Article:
Understanding Matthew 24:14 – What is a Witness?

By Ryan Shaw

“And this gospel of the Kingdom will be preached in all the world as a witness to all the nations, and then the end will come.” Matthew 24:14

In the previous writing we considered the gospel of the Kingdom. We looked at what the Kingdom of God is and how it unveils in three distinct phases. Life in the Kingdom, and loving, obeying and serving the King at the center of the Kingdom, is the crux of the gospel.

We said the Kingdom of God works in and through the body of Christ, the church, to extend its available experience of the divine rule of God throughout the world. God’s Kingdom is experienced in the world through the gospel of the Kingdom as disciples, “Go therefore and make disciples of all ethnic groups… (Matthew 28:19)”

Jesus clearly relates our present verse to the Great Commission and its fulfillment. At the beginning of chapter 24 the disciples ask, “What will be the sign of Your coming and the end of the age?” He answers in our present verse, “this gospel of the Kingdom will be preached in all the world as a witness to all ethnic groups and then the end will come.”

Some have reduced this verse to mean merely telling everyone about Jesus is our goal. This is not what Jesus seems to be saying. Simply providing a tract or telling an individual “Jesus loves you,” does not mean we have necessarily given them a Biblical witness.

Being a witness includes at least two-fold criteria.
First, a witness is culturally relevant to the hearer.
Second, it includes a demonstration of power.

A witness must be culturally relevant to the people they are trying to reach. This means the hearer grasps the truth being communicated about Jesus and His Kingdom in a way that aligns with their worldview.

Paul did this everywhere he traveled. Whether speaking to Jews or Gentiles, he deliberately used culturally understood ideas to explain the gospel and win them to Jesus.

The “witness” gets out of their own cultural understanding and willingly crosses over to seek to communicate in an understandable way to the hearer. They find bridges in the culture and host religion which is used to help the hearer identify with the truth being communicated.

Often, we have thought we were being a “witness” when we have not yet done so according to Jesus’ criteria. We’ve communicated from our own cultural worldview yet without making Jesus and His Kingdom applicable to the individual or group.

We rejoice that we’ve “preached the gospel” to the unreached when in reality that person(s) has no more understanding of Jesus and His Kingdom than he/she did previously. In fact, it is possible the foreign declaration of truth has hardened them toward seeing Jesus as a foreign, irrelevant reality to their people.

The second criteria of a witness found in Scripture includes a demonstration of power. Paul revealed, “My speech and preaching were not with persuasive words of human wisdom but in demonstration of the spirit and of power (1 Cor. 2:4).”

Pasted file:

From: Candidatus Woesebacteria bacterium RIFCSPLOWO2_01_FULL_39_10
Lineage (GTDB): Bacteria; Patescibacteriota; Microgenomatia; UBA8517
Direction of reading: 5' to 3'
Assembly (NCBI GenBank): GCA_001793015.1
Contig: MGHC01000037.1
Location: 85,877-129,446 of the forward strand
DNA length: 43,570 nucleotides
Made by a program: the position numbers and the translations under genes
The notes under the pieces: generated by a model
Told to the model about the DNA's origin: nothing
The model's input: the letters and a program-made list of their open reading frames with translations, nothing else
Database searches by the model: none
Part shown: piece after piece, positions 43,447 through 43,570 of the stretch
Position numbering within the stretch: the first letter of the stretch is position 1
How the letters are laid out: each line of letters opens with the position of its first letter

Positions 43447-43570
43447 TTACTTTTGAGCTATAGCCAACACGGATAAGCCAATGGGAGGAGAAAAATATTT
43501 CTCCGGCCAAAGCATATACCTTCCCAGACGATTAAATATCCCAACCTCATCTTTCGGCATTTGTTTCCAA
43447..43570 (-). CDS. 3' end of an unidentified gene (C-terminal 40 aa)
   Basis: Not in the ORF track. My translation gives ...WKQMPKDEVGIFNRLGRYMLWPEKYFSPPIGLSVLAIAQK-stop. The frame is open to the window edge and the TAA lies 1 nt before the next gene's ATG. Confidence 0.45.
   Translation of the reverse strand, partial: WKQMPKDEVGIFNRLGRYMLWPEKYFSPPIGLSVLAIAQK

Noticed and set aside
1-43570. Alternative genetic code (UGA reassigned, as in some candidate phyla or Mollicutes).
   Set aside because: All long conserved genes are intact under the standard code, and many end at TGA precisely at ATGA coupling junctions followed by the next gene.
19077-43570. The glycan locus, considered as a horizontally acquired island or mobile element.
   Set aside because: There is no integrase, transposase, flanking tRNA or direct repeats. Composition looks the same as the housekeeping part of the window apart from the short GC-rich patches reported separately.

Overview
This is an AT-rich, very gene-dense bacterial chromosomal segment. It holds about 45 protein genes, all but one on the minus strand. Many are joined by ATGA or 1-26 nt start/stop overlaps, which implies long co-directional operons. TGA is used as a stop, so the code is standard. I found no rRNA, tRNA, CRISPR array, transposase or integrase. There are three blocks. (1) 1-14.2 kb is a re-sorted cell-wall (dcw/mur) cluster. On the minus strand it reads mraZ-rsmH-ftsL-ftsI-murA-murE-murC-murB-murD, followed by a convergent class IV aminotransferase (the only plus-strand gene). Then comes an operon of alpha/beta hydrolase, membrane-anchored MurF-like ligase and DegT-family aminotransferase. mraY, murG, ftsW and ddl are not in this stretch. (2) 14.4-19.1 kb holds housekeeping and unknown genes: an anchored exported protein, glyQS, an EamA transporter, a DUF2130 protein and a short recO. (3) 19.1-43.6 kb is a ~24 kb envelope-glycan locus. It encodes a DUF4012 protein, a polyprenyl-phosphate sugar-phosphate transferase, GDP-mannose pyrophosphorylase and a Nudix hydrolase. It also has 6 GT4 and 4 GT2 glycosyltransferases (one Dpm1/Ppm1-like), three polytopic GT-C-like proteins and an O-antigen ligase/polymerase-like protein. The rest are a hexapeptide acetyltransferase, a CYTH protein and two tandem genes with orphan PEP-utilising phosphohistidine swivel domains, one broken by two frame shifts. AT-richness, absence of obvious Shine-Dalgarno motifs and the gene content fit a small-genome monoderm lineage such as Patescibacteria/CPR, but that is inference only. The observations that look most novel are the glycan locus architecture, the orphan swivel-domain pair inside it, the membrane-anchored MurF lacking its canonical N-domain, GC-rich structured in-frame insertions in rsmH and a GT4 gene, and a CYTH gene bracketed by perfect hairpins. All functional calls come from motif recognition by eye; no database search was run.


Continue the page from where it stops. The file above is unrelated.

This demonstration of power may include a miracle, healing, deliverance or other form of God showing Himself superior to created order. Yet, it will always include a deep sense of conviction and a gripping of the heart related to the words being spoken.

As the Jews listened to Peter preach on the day of Pentecost, Acts 2:37 tells us they were “cut to the heart.” This meant they understood that what was being communicated was indeed true and they had made a terrible mistake in rebelling against Jesus.

The source of this spiritual power is not us as disciples, but the result of cultivating a living fellowship with the Person of the Holy Spirit. A “witness” is merely a vessel through whose communication the Holy Spirit can “cut to the heart” of all ethnic groups.

We want to root ourselves so deep in life-giving fellowship with the Holy Spirit that every time we speak, spiritual power is released upon the hearer. None of us are there yet but this is what Jesus has made available through the New Covenant and the outpouring of the Holy Spirit and we are meant to wholeheartedly go after it.

When the gospel of the Kingdom is communicated in a culturally relevant way to the hearer and comes through a vessel consistently tending a living fellowship with the Holy Spirit, a “witness” can take place.

It is often thought Jesus is revealing only one such “witness” (opportunity to hear truth) is necessary for every individual. For a small few this may be true. But for a true grasp of the implications of receiving the gospel of the Kingdom to firmly take root in the heart of the unreached, more opportunities are needed.

This is why Jesus calls us in the Great Commission passages to spread ourselves out, taking our families and professions, and deliberately settle among people with little chance to hear a true “witness.” The gospel of the Kingdom takes time to transform an entire ethnic people group and cannot be cut short.

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